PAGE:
I thought I could anticipate all the conservative excuses, should President Obama remain President Obama after November 6. But damn, I didn’t expect this one from conservative intellectual George Will:
Perhaps a pleasant paradox defines this political season: That Obama is African American may be important, but in a way quite unlike that darkly suggested by, for example, MSNBC’s excitable boys and girls who, with their (at most) one-track minds and exquisitely sensitive olfactory receptors, sniff racism in any criticism of their pin-up. Instead, the nation, which is generally reluctant to declare a president a failure — thereby admitting that it made a mistake in choosing him — seems especially reluctant to give up on the first African American president. If so, the 2012 election speaks well of the nation’s heart, if not its head.
Get it? Folks don’t want to see Their Negro fail in his first job! Oh, my, God. The condescension is, uh—let me catch my breath—breathtaking. Will is saying that if Barack Obama weren’t black, he’d be toast in November! Americans are engaging in a “pleasant” bit of affirmative action!
If this reasoning sounds familiar, it should. It is very similar to the reasoning Rush Limbaugh used in 2003 on ESPN’s Sunday NFL Countdown—and which lost him that inexplicable gig as a commentator and which later kept him from buying into an NFL franchise—regarding quarterback and African-American Donovan McNabb.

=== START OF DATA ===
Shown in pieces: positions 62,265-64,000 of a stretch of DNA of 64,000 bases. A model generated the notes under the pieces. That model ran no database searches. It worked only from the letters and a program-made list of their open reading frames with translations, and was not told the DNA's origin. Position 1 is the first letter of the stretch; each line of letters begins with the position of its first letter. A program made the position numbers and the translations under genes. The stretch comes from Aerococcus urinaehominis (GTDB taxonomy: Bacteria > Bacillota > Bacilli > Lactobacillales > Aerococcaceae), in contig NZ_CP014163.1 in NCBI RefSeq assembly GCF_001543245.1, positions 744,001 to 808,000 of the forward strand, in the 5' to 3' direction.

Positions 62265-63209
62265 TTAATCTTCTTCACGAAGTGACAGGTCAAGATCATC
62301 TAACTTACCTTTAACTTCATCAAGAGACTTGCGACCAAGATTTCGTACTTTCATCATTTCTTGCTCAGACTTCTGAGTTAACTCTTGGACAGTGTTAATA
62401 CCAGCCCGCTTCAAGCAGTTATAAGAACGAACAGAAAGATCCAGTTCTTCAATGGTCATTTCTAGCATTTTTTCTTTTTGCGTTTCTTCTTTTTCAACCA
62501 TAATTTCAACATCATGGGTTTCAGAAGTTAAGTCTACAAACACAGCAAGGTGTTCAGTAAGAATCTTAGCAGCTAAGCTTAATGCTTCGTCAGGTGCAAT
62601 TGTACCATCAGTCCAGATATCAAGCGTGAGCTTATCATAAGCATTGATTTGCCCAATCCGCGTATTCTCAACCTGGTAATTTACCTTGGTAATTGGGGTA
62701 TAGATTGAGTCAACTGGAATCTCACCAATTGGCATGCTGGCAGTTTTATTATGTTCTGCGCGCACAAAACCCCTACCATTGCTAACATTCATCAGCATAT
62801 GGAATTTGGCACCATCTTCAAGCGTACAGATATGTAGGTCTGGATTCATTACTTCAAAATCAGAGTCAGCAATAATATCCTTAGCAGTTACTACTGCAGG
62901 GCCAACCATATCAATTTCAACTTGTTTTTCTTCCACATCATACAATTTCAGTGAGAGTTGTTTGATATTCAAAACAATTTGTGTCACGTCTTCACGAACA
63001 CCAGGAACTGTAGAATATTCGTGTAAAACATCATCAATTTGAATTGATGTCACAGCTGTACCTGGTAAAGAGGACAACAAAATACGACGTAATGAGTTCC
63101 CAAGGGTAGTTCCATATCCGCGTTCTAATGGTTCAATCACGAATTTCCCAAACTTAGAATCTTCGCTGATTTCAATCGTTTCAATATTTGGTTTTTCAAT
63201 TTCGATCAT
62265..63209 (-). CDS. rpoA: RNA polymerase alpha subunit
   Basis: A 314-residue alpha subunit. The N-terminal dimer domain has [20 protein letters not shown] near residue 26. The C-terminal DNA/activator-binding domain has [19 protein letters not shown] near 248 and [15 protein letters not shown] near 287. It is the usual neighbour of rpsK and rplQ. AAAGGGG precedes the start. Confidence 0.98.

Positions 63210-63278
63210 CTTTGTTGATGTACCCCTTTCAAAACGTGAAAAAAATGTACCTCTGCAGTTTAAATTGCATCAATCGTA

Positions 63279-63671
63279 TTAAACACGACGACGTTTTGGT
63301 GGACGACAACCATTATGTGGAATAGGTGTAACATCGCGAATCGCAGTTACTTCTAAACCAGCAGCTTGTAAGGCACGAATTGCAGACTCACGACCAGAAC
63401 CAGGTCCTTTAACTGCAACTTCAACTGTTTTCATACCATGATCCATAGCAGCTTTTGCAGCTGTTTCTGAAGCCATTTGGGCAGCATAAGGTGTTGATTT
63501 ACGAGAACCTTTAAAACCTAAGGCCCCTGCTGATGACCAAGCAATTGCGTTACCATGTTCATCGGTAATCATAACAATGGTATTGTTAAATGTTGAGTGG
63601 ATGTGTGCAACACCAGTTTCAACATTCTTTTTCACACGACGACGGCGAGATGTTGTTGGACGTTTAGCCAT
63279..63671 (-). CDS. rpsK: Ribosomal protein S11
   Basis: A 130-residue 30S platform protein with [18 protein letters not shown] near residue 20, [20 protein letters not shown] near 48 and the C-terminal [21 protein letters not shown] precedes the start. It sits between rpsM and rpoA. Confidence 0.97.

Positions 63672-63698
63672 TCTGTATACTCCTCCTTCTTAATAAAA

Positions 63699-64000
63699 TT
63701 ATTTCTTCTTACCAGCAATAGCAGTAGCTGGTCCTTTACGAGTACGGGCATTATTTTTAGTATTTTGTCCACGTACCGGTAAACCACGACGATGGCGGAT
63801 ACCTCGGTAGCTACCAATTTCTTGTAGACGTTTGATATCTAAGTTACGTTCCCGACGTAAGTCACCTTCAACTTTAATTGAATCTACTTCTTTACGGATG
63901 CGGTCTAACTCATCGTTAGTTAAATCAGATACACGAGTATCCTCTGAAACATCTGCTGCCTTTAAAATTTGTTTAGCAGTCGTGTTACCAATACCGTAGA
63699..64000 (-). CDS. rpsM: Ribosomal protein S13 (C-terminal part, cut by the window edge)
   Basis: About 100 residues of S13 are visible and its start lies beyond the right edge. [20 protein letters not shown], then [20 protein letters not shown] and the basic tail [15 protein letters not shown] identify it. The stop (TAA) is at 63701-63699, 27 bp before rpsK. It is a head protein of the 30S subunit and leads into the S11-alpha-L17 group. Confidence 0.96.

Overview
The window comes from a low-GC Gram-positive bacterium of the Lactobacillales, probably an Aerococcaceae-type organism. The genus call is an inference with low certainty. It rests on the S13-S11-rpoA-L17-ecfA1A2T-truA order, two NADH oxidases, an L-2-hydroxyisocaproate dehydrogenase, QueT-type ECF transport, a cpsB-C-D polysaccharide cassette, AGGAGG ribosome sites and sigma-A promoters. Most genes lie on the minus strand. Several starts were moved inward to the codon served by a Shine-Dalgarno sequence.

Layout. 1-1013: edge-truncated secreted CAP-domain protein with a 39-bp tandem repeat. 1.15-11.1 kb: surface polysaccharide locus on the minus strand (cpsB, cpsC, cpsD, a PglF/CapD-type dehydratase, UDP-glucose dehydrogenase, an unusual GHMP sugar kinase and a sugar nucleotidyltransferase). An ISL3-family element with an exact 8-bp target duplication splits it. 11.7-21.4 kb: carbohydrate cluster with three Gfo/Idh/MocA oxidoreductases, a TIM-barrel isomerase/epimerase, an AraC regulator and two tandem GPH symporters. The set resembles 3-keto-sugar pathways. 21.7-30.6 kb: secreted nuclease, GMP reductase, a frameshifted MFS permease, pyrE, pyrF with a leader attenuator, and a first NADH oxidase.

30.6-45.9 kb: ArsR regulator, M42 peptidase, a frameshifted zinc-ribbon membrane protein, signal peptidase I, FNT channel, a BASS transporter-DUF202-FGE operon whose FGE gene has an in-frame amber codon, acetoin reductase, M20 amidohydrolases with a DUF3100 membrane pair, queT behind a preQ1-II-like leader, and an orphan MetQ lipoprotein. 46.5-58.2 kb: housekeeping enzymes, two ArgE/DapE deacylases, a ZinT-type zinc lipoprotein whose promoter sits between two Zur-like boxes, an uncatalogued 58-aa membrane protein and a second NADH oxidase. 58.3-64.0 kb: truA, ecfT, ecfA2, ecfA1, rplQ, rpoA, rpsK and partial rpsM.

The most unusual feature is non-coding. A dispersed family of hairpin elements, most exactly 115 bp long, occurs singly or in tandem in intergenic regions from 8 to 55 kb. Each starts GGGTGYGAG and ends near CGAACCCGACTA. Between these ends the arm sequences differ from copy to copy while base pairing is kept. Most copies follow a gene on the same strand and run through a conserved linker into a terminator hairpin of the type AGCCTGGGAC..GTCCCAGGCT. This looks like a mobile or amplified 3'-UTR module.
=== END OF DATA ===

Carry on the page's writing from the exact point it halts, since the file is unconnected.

McNabb, you may remember, had three consecutive Pro Bowl appearances and had led his team to a couple of NFC championship games before Limbaugh, during pre-game commentary nine years ago, said this:
Sorry to say this, I don’t think he’s been that good from the get-go. I think what we’ve had here is a little social concern in the NFL. The media has been very desirous that a black quarterback do well. There is a little hope invested in McNabb, and he got a lot of credit for the performance of this team that he didn’t deserve. The defense carried this team.
Limbaugh resigned under pressure soon after those remarks, but was always defended by the right-wing as a victim, since it is hard for palefaced conservatives to see the condescension and offense embedded in them.
Perhaps George Will thinks it is career-enhancing to channel Rush Limbaugh, when trying to explain why Obama might win. And given the state of the conservative movement in the Age of The Scary Negro, perhaps it is.